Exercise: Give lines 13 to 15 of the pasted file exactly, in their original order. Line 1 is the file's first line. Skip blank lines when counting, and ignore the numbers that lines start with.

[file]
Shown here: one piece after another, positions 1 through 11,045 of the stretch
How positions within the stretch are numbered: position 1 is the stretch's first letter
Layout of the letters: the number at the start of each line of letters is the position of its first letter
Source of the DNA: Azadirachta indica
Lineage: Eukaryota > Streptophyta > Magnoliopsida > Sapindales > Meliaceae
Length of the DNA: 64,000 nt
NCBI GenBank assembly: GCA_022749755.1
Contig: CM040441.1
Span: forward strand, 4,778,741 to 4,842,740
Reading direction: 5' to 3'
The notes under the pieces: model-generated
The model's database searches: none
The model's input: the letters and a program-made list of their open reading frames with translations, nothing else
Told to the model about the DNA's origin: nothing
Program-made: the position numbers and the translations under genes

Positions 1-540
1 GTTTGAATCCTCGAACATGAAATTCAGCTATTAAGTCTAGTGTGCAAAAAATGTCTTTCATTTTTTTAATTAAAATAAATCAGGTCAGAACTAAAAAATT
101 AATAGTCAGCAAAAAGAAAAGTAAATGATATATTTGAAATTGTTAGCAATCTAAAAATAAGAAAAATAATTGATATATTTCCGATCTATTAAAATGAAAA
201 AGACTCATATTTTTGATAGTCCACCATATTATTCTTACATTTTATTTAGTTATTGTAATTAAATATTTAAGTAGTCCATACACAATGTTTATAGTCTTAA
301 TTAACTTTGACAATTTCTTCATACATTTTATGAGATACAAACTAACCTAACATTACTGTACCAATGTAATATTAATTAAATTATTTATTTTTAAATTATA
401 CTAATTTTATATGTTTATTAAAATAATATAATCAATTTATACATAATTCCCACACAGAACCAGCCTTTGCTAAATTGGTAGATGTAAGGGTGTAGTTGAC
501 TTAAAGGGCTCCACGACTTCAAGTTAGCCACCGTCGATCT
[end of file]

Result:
The model's input: the letters and a program-made list of their open reading frames with translations, nothing else
Told to the model about the DNA's origin: nothing
Program-made: the position numbers and the translations under genes